Some know the word with the meaning of 'the creation of all living creatures' which includes men, animals and plants, because they come forth from splitting seeds, eggs, and the like, which is the most surprising stage of their existence. In fact, when it comes forth, a great change happens in that being and it transfers from one world to another.

Surah An'am, No. 6, verse 95 says:

"It is Allah Who causeth the seed-grain and the date-stone to split and sprout. He causeth the living to issue from the dead, and He is the One to cause the dead to issue from the living. That is Allah; then how are ye deluded away from the truth?"

Some have considered a broader meaning for /falaq / than what was said above. They think that its meaning covers any creation, in general, because it is by the creation of every being that the curtain of nothingness breaks and the light of existence appears.

Each of these three ideas is a surprising phenomenon which is an evidence for the greatness of Allah, its Creator. That Allah is qualified with this attribute conveys an intensely profound content and a wide ranging concept.

Some Islamic narrations denote that /falaq/ is a well or a prison in Hell which appears clearly in the midst of it.

This narration may refer to one example out of its examples, but, it is not to limit the vast meaning of /falaq/, of course.

The phrase in the second verse does not mean that the divine creation, by itself, has an evil because creation is the same as existence and existing is absolute goodness.

The Qur'an says:

"He Who has made everything which He has created Most good...”5.

Evil appears where the creatures diverge from the laws of creation and separate from the appointed path; for example, the sting (of insects) or the keen teeth of animals are their weapons to defend themselves against their enemies, and the same is true for the weapon we use against our enemies.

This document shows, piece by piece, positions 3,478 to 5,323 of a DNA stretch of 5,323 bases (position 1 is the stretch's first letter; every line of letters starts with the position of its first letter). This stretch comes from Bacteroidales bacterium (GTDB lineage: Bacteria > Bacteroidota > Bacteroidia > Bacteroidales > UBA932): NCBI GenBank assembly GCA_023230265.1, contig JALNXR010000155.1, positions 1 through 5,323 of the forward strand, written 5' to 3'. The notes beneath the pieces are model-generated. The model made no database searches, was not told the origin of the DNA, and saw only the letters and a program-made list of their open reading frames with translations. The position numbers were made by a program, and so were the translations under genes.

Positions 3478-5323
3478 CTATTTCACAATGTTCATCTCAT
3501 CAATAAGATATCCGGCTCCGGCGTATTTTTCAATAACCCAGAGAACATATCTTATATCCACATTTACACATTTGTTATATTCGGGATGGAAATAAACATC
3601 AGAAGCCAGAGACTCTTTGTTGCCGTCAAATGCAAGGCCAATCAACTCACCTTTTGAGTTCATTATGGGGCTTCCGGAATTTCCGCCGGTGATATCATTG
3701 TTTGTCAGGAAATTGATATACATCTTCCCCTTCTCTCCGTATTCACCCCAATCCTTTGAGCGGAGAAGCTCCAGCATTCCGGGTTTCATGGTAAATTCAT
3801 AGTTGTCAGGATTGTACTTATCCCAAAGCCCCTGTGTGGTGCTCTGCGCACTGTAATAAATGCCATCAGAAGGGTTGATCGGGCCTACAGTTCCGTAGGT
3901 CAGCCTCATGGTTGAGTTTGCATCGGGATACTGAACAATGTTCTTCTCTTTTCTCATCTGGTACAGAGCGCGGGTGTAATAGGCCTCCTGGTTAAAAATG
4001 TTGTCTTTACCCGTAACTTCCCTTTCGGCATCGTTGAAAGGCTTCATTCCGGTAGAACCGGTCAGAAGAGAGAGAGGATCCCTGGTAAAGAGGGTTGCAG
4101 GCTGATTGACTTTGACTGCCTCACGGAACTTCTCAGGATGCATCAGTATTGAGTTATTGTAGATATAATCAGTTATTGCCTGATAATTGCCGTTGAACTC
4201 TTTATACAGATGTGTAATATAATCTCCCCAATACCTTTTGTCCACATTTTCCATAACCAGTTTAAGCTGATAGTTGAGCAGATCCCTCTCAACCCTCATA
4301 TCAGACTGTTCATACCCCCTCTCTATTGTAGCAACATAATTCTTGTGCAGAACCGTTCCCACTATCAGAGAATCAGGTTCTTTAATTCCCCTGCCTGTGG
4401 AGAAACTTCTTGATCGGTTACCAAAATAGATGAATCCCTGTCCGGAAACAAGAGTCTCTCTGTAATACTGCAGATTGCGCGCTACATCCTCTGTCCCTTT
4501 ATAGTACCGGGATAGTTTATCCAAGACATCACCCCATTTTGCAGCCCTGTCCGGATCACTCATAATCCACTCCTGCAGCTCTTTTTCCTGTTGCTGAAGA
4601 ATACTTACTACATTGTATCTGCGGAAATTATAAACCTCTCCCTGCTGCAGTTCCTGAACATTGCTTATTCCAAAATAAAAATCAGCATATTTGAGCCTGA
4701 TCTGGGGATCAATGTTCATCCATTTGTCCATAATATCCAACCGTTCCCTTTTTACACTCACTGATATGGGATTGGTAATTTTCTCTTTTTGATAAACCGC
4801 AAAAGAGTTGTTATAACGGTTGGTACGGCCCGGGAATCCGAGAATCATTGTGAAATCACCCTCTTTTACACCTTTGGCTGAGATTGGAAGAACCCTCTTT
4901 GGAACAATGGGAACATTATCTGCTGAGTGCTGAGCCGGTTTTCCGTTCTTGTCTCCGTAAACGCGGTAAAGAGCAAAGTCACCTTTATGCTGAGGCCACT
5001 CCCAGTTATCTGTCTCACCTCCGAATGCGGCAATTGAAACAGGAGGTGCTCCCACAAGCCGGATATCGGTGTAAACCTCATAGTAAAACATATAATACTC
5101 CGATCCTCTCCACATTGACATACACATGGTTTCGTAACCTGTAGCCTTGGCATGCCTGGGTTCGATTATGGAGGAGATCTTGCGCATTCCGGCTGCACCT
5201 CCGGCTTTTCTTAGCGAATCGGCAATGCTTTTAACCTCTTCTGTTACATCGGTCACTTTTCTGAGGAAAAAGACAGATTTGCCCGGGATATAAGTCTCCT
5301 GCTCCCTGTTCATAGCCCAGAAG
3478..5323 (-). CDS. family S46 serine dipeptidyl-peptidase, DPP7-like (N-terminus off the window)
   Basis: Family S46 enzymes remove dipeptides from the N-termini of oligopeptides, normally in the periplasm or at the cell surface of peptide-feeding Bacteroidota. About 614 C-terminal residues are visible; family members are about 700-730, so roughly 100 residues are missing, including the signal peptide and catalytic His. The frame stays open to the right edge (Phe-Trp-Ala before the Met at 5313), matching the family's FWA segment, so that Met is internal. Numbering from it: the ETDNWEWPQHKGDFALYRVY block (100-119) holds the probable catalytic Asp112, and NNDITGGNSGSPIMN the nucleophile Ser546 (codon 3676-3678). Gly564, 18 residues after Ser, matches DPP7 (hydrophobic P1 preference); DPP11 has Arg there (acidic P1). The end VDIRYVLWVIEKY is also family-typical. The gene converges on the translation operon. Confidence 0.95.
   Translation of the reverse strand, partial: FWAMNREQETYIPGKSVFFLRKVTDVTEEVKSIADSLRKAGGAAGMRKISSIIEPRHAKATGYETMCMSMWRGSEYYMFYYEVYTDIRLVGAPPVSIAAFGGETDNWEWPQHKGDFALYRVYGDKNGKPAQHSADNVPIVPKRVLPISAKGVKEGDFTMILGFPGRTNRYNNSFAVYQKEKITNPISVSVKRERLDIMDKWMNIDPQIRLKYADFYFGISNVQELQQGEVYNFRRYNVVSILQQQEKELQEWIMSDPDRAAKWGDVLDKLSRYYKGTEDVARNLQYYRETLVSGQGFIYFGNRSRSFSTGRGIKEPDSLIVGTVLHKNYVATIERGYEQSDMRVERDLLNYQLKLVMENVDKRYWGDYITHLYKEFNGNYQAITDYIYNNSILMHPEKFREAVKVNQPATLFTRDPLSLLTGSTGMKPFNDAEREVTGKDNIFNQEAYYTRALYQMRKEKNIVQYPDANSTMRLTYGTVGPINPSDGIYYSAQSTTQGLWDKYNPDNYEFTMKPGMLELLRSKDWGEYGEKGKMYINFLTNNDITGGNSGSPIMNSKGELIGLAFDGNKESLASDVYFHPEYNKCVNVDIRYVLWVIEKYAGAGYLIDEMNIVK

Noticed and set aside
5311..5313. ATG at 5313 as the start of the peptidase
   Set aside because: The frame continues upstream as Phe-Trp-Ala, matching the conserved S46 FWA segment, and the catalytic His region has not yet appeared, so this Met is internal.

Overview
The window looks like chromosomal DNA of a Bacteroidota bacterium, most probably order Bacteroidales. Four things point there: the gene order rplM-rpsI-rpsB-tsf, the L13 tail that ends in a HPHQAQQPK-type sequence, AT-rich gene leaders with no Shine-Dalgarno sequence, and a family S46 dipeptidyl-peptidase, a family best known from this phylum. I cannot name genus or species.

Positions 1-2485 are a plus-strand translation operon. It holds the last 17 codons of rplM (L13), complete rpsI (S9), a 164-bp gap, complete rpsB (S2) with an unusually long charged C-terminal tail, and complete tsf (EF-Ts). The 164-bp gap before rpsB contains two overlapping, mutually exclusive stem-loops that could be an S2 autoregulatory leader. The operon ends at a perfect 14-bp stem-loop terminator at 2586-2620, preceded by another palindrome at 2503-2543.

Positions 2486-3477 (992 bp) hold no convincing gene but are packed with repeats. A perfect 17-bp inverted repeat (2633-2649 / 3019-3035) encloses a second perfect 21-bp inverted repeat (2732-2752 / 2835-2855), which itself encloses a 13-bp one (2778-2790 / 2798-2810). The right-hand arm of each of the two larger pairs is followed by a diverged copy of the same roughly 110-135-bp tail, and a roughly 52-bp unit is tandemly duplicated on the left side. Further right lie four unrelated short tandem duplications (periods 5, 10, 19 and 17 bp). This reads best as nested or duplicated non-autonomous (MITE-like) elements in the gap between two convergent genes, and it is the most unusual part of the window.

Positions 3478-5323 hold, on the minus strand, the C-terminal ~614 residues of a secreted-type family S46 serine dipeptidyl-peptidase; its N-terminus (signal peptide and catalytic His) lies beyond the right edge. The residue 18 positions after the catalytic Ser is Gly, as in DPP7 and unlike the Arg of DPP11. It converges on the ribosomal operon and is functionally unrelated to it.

If this weapon be used appropriately it is 'good', but if it be used inappropriately and against friends it is 'evil’.

Besides, there are many things that we, from their appearance, count as 'evil', but they are, indeed, 'good' like startling and warning events or infestations of pests, which awaken Man from the sleep of neglect and move him to seek the path of Allah and they are certainly not 'evil’.

Then, explaining and commenting on the subject, it says:

"And from the evil of the dark night when it comes,"

The term /qasiq/ is derived from /qasaq/ which, as Raqib cites in Mufradat, means 'the intense darkness of the night which appears at midnight' and that is why the Qur'an, referring to the end of the time of the sunset prayer, says:

“...till the darkness of the night...”6.

Some books of lexicon have rendered the word /qasaq/ to mean 'the darkness of the beginning of the night' which, regarding the root of the word, seems improbable; and it is certain that the darkness of the night becomes full when it rushes into the midnight. One of the concepts that is essential for this meaning is 'attack, or rush'. So, it has been applied with this meaning, too.

Therefore, the term /qasiq/, in the verse under discussion, means either 'attacker' or any 'evil creature' that uses the cover of the darkness of the night to attack, because not only the wild and biting animals come out of their dens at night and cause damage, but also filthy, defiled persons often misuse the darkness of the night for their wicked aims.

The term /waqab/ derived from /waqb/ means 'hole, ditch', so, its verb with the meaning of 'to enter into a hole' has been used; or, it means ‘to overspread’.

"And from the evil of those who blow on knots (practice Secret Arts),"

The term /naffathat/ is derived from /naffth/ which originally means 'to emit a little water out of the mouth' and since its done by blowing, the term has been applied with the meaning of 'to blow'.

But, many commentators have interpreted /naffathat/ with the meaning of 'witches' who blow on knots with a kind of incantation by which they practice sorcery, while some others have rendered the term in the sense of 'temptating women'7, especially their own wives, who continuously murmur in the ears of men to weaken them from doing positive actions. Examples of these women are known in history.

Fakhr-i-Razi says that some women, to influence the affections of dignitaries' hearts, occupy their thoughts. 8 This idea is more apparent in our time than in olden times, because one of the most important means of spy-influence in statesmen and politicians, of the world, are women spies who, with their 'blowing on knots', and their constant temptation and communication, unlock the safes of secrets and obtain the most vital information and deliver it to the enemy.

Again, some have interpreted /naffathat/ to mean 'mischievous souls' or inciteful societies who loosen the 'knots' or decisions with their constant propagations.